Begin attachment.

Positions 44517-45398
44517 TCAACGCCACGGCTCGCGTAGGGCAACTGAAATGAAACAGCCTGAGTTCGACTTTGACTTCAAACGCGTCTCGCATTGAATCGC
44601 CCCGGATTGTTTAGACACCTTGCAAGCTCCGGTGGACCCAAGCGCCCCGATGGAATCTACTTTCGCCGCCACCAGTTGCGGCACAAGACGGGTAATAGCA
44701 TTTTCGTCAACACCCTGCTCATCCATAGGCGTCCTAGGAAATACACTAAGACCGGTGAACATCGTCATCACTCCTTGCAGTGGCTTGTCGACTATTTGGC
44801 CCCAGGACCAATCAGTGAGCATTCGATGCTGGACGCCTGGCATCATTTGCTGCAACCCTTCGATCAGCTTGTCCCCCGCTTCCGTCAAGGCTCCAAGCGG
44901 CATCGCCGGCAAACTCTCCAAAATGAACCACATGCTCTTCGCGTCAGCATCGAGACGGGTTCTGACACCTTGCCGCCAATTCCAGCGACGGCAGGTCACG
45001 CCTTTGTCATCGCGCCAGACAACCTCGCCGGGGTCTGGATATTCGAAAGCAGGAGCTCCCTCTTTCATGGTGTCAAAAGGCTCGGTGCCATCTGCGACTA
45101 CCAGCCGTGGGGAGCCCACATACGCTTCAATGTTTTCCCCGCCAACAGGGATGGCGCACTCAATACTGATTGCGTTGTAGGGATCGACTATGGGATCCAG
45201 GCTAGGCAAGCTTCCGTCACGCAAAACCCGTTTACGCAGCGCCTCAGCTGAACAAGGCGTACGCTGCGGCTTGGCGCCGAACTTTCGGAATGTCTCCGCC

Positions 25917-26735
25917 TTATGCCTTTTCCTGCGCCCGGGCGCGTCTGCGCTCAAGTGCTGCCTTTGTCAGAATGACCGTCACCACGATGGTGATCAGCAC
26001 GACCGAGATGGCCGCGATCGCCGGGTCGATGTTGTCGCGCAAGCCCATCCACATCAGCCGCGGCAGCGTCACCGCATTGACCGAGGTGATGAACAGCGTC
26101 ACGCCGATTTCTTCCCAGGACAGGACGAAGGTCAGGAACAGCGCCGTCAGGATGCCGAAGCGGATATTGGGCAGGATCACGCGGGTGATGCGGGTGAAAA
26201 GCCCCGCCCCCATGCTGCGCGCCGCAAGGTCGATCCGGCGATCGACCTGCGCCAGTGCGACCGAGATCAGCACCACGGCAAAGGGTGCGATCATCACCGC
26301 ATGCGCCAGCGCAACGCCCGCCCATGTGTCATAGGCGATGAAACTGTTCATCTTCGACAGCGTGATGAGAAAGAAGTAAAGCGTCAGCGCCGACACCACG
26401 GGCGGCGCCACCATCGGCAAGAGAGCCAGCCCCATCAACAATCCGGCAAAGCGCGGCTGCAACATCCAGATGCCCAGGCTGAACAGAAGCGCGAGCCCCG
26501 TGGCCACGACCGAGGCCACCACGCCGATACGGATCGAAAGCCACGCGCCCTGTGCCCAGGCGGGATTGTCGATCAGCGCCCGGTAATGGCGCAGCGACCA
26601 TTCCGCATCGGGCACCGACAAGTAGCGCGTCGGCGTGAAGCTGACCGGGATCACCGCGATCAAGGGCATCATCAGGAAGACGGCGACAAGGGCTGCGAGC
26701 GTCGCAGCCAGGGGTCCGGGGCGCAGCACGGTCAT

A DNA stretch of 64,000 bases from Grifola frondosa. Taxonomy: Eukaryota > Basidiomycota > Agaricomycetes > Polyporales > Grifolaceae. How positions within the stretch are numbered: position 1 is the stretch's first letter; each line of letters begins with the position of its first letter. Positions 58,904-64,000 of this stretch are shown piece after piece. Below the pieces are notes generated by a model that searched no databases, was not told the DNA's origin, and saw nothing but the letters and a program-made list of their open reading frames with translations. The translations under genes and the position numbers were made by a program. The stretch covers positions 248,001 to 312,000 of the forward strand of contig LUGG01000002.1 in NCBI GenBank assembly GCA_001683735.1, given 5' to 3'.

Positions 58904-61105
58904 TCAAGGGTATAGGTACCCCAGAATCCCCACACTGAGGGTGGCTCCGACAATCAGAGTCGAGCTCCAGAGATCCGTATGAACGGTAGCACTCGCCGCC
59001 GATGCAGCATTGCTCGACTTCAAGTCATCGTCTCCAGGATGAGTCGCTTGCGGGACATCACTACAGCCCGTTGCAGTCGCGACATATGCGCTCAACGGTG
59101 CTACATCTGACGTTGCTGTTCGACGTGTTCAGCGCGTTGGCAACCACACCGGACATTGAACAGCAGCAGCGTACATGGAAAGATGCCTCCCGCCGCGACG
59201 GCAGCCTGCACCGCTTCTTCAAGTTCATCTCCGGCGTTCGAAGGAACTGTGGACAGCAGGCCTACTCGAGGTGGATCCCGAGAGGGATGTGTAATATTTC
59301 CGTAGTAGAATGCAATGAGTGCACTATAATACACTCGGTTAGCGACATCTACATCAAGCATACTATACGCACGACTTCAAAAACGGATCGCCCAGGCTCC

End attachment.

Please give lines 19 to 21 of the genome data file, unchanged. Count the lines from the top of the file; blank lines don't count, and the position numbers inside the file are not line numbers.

26701 GTCGCAGCCAGGGGTCCGGGGCGCAGCACGGTCAT

A DNA stretch of 64,000 bases from Grifola frondosa. Taxonomy: Eukaryota > Basidiomycota > Agaricomycetes > Polyporales > Grifolaceae. How positions within the stretch are numbered: position 1 is the stretch's first letter; each line of letters begins with the position of its first letter. Positions 58,904-64,000 of this stretch are shown piece after piece. Below the pieces are notes generated by a model that searched no databases, was not told the DNA's origin, and saw nothing but the letters and a program-made list of their open reading frames with translations. The translations under genes and the position numbers were made by a program. The stretch covers positions 248,001 to 312,000 of the forward strand of contig LUGG01000002.1 in NCBI GenBank assembly GCA_001683735.1, given 5' to 3'.

Positions 58904-61105